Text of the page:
As with hog belly futures, the routine commercial affairs of the news "media" arouse no passion in the land, nor in most newsrooms, for that matter. If the North Platte Telegraph forgoes its dividend or if William Buckley yet again passes the beggar's cup for the "National Review," the markets do not tremble, nor do strong men cry. Our Style section, wherein the lives of parlor revolutionaries and Third World poets are limned at great length, pays little heed to the Disneyland trip of the Loudoun County Carrier of the Month.

Occasionally, however, the commerce in which we engage sets newsrooms all atwitter as we have seen in the dog days of this summer. There was first the spectacle of the great men of television descending en masse on the sands of the Middle East in search of war, peace and a jump start for the ratings. This is big-time commerce, with the ABC, CBS and NBC news divisions generating about $1 billion a year in advertising revenues. The evening news shows alone -- Jennings, Rather and Brokaw -- bring in $475 million, according to Richard Kostyra of the J. Walter Thompson agency. A single rating point is worth about $16 million to any one of those shows. Thus, against backdrops of pyramids, huddled masses and the palaces of Arabia, Dan, Tom and cohorts hied to the Gulf, evoking images of the journalist Henry Morton Stanley on his lonely but successful search through the African wilds in 1869 for the lost missionary, Dr. Livingstone. Mr. Stanley, too, had a commercial aim: expanding the readership of the New York Herald.

More recently we have had the saga of Lisa Olson, the Boston Herald sports writer who endured, on behalf of her commercial employer, "mind rape" in the locker room of the New England Patriots football team; nude players taunted her with naughty words and behavior. Like her male colleagues she was "just doing my job," seeking post-game interviews.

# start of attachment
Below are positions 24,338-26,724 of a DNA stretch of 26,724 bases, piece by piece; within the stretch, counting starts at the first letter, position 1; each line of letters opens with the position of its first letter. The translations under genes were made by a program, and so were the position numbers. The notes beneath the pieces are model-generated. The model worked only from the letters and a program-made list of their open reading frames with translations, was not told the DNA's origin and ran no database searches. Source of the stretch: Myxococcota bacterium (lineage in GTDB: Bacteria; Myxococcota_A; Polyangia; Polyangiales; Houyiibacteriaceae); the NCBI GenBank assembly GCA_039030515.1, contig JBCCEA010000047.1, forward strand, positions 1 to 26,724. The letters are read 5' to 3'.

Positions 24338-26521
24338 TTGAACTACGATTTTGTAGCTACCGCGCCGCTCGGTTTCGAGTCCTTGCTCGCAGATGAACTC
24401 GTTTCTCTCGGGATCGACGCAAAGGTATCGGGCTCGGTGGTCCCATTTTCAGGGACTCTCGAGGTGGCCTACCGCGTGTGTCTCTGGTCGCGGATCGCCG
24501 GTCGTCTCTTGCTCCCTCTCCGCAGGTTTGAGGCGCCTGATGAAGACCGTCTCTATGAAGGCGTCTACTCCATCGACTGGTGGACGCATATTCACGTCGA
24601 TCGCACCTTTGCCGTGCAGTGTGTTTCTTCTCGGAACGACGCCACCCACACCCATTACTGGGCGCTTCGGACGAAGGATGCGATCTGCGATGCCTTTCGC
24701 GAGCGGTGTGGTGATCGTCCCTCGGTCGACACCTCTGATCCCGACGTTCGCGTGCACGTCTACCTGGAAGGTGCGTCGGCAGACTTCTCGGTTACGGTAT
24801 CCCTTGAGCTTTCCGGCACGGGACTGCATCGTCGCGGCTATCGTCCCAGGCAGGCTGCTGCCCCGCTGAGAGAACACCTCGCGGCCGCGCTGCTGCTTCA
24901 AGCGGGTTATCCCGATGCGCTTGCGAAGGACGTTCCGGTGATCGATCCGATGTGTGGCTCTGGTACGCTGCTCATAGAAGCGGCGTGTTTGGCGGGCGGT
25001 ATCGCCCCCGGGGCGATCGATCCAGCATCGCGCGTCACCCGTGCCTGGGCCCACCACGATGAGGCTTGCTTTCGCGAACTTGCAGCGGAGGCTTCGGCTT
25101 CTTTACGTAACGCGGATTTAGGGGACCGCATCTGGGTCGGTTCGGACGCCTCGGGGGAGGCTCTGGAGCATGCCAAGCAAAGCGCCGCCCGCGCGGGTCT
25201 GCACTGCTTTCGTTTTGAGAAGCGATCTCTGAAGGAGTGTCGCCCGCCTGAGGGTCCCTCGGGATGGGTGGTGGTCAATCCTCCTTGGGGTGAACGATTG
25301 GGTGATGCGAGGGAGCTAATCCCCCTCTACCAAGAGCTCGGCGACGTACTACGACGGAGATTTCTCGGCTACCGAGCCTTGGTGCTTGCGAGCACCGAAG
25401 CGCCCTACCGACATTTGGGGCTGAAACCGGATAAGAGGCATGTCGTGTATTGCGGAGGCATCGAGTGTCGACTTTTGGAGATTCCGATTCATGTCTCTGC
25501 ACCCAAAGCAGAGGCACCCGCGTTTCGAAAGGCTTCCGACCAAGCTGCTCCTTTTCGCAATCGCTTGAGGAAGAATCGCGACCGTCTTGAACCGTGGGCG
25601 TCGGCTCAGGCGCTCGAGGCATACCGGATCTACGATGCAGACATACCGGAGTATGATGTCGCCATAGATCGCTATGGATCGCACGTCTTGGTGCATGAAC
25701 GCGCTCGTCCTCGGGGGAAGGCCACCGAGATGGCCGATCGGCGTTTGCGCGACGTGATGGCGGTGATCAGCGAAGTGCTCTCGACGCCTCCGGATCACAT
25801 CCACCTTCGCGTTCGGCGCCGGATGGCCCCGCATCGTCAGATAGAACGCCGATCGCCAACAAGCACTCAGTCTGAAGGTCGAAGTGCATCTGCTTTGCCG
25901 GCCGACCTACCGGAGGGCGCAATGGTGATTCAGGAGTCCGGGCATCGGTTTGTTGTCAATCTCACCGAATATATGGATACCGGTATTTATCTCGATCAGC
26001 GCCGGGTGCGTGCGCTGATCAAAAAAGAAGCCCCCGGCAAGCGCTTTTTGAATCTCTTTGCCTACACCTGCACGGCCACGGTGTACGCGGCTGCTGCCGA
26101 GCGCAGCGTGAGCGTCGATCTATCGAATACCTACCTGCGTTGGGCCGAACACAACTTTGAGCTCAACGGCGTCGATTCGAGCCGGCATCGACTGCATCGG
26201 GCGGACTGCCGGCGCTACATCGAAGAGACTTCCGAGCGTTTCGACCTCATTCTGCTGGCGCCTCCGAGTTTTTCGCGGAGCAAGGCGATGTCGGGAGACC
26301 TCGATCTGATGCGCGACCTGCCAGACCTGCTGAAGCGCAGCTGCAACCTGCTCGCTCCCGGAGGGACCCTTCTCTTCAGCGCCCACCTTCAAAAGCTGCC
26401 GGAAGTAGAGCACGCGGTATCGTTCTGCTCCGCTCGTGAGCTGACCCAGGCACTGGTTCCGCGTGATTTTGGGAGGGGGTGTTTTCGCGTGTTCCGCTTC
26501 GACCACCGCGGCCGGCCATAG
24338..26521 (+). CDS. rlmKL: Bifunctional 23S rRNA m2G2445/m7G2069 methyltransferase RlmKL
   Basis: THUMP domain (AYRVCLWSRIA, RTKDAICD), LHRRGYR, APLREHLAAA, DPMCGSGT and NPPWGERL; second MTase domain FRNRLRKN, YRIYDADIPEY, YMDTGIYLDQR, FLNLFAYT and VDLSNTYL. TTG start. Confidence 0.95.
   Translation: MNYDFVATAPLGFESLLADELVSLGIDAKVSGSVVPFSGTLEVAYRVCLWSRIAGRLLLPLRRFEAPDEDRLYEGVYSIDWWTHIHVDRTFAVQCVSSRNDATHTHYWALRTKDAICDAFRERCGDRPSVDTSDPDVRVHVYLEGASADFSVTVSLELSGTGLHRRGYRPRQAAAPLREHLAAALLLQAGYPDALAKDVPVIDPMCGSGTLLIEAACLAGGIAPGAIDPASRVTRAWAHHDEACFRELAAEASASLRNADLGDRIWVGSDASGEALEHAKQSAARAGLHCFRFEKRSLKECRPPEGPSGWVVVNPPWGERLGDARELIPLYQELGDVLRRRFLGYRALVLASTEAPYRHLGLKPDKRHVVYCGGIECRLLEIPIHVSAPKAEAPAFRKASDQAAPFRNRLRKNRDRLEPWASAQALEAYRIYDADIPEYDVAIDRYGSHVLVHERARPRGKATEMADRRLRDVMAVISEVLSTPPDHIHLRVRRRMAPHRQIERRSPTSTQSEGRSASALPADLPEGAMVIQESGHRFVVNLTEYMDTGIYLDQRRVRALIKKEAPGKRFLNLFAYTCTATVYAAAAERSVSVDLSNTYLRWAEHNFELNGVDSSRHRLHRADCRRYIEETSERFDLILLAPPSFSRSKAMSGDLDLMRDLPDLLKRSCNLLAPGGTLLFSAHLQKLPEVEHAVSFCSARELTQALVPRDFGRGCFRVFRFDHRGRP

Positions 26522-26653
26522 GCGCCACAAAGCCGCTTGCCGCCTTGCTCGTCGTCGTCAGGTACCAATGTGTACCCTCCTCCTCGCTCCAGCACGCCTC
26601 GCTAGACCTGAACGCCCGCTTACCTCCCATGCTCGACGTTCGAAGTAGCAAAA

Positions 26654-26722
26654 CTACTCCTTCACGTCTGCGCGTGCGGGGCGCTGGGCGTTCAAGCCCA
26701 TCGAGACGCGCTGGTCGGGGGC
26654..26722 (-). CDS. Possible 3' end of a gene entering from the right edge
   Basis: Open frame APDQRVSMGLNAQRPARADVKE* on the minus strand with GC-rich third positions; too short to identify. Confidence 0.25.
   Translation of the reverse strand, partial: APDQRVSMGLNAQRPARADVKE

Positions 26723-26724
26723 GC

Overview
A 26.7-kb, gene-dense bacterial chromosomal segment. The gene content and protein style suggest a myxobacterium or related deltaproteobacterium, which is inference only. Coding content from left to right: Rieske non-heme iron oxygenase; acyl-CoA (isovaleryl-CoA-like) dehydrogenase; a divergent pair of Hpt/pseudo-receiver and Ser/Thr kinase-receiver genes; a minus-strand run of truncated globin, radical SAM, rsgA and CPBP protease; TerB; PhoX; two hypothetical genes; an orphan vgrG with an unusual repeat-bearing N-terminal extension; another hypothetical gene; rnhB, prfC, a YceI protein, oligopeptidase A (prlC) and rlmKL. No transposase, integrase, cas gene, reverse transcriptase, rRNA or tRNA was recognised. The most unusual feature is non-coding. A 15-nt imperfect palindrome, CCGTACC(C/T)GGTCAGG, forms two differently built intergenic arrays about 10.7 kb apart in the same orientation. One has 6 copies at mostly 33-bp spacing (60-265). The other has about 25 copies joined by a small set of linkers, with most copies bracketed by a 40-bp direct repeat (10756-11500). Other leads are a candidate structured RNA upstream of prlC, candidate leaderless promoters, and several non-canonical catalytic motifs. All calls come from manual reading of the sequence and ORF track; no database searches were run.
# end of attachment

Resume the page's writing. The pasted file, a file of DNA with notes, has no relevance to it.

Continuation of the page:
Sports is big business for the teams and for the "media" as well. Post-game locker room interviews have become a basic part of the business, a highly competitive exercise in wringing, so to speak, pearls and profundities out of hogs, as these behemoths are sometimes called. They utter each week the same limited anthology of banalities and schoolboy cliche's, exemplified by these insightful zingers from Redskin stories in The Post last week following the Phoenix game:

"They gave us their best shot."

"He put the ball in the end zone."

"They ran it right at us."

"We made some plays that hurt them."

That is the sort of thing for which Lisa Olson risked "mind rape." It made her the only memorable locker room story of the 20th century and gave the Boston Herald its 15 minutes of celebrity.

The third commercial tale to cast its shadow in American newsrooms this fall is the tale of the cash register. It ain't ringing like it should. Newspapers in the 1980s got accustomed to annual revenue growth of 8 percent to 12 percent and, for the most successful, profit margins ranging from 20 percent to more than 35 percent. Washington Post stock sold at about $20 a share in 1979 and last year topped $300.

It is a different story this year. The compound annual inflation rate has hit 7 percent, but newspaper revenues are flat or declining; no upturn is seen for at least a year. Unlike the speculators of 1929, no editors or publishers to my knowledge have stepped off skyscrapers or have taken to riding the rails. But there have been unexpected retirements. Anguished bleats over budget-cutting emanate from newsrooms and appear in the trade press. The Newspaper Guild for the first time in my memory takes at face value the poor-mouthing of newspaper managements. Some papers are offering employee "furloughs," meaning extended periods of unpaid leave. Health care cost-sharing is being imposed.

At The Post, there will be less conventioneering and fewer parties at company expense, Christmas included. Vacancies may go unfilled; selected space cutbacks may occur. The specter of staff layoffs -- almost unheard of in the news business -- is raised throughout the land. Equally terrifying is the prospect of unforgiving expense account review.

It is useful to be reminded occasionally that journalism is not a fairyland, that we are not divorced from the workings -- or the workers -- of the marketplace, that as much as General Motors or K-mart we are part of a capitalist system and will rise or fall with it.